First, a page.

23 January 2008
I've been thinking lately about the tension I feel between what's necessary for any kind of remuneration in the art world, and personal satisfaction as an artist. If you continue reading past that last sentence, please bear in mind that I know my situation is not the same as some other artists, and I'm acutely aware that my stuff isn't exactly going to win the Grand Prix. However, given that by any objective comparison, there is ample evidence to support the idea that my work is no worse, and substantially better than, much of what's for sale in the world. I could, in theory, be getting paid for this. At least enough to keep me in expensive papers and slick mechanical pencils.
What's needed to get paid for art is, in a nutshell, marketing. A person has to be willing and able to show their work to other people, and not only expect them to like it, but also expect them to want to pay for it. These things have historically been difficult for me, for a variety of reasons. I'm starting to get on top of it being OK to show my stuff to people, and I'm starting to be OK with the idea that some of them will like and possibly want to buy some of it. What's still troubling me is that final step about expectation, and the further bit about setting a price and collecting the money.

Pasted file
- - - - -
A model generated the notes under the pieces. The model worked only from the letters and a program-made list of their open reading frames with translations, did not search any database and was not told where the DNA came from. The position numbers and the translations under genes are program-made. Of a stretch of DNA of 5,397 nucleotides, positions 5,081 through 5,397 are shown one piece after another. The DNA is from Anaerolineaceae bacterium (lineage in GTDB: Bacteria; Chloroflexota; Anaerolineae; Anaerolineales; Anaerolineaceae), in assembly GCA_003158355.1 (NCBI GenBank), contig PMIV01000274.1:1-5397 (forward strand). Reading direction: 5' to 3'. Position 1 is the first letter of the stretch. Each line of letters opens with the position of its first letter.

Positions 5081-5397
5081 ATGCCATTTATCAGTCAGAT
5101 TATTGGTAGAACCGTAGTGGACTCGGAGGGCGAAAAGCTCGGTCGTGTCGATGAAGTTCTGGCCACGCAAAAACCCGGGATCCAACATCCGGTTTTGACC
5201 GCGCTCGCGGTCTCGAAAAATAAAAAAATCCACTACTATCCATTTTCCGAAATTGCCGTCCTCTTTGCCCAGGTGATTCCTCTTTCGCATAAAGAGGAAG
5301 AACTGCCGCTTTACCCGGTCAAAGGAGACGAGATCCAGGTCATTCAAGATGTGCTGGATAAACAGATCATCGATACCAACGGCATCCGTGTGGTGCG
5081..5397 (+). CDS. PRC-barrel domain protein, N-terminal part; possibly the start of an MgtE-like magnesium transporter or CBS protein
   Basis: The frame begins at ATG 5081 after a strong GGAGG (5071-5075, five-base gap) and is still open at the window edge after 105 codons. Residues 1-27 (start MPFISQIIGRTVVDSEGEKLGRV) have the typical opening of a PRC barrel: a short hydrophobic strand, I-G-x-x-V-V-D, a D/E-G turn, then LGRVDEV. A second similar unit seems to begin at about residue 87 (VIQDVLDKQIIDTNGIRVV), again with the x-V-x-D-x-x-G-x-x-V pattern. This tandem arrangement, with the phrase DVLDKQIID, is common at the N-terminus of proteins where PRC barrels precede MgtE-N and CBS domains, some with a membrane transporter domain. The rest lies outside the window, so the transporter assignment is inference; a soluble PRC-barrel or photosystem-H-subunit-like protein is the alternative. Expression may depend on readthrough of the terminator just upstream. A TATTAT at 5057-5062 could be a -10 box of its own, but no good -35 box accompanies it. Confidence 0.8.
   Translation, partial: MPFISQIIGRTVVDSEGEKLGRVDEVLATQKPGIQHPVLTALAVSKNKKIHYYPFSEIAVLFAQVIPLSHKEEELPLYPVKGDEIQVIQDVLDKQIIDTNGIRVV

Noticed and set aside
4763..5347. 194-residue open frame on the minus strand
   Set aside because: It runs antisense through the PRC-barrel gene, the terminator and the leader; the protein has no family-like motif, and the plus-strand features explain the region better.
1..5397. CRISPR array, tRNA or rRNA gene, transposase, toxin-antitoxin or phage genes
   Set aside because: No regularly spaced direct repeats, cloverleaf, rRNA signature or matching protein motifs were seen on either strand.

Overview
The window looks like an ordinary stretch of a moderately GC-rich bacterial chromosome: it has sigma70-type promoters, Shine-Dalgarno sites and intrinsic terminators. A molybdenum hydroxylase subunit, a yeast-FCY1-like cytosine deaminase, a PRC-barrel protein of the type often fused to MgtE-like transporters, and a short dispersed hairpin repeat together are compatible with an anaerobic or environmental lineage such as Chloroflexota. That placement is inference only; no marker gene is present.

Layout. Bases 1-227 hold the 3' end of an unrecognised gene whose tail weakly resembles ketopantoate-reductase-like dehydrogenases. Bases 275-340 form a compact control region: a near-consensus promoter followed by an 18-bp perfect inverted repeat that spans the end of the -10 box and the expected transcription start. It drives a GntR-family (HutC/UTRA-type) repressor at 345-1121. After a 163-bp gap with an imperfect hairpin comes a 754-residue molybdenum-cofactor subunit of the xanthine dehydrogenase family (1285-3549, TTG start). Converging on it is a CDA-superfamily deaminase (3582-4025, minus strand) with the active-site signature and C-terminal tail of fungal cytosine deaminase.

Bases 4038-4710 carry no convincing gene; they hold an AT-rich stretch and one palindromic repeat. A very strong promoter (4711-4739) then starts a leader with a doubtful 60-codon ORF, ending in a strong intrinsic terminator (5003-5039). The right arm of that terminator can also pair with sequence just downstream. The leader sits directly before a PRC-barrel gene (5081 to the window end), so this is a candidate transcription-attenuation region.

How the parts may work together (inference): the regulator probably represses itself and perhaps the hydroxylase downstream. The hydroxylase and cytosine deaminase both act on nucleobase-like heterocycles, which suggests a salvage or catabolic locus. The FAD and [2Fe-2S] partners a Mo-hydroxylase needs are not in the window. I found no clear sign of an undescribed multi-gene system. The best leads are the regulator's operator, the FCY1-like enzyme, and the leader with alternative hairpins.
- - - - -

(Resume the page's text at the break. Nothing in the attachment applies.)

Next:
I feel dirty when I think about making art to sell. I don't know how to explain it better than that, but let's just say that whatever I make generally gets made because it seemed right, in the part of my brain that governs my sense of how the world should look. I can see that the perfect combination is to make stuff that appeases that part of my brain, and then package it in a way that sells. For instance, a scribble on a cocktail napkin looks like a scribble on a cocktail napkin... but if you have it professionally mounted and framed, it will then look like art... even if you don't LIKE it, you'll still recognize that it is an object that someone is trying to pass off as art.
So... when someone looks at something I've done, and says, "Oh, you could totally sell that" I am immediately seized with the urge to destroy it. Why? Who knows. I'm not sure that matters. But this puts me in a bit of a bind. Sure, agents and gallery representation is GREAT for people like me, because I don't have to get my precious psyche dirty. But in order to get an agent or gallery representation, I have to show it to someone, and I have to expect them to like it, and as soon as I start thinking about that, my brain seizes.
Probably my best bet is to stockpile a portfolio, and then get it all professionally mounted, and photographed, and then sucker someone else into showing it around. Preferably someone with style, and charm, and a general lack of scruple. I think that'd be worth a percentage.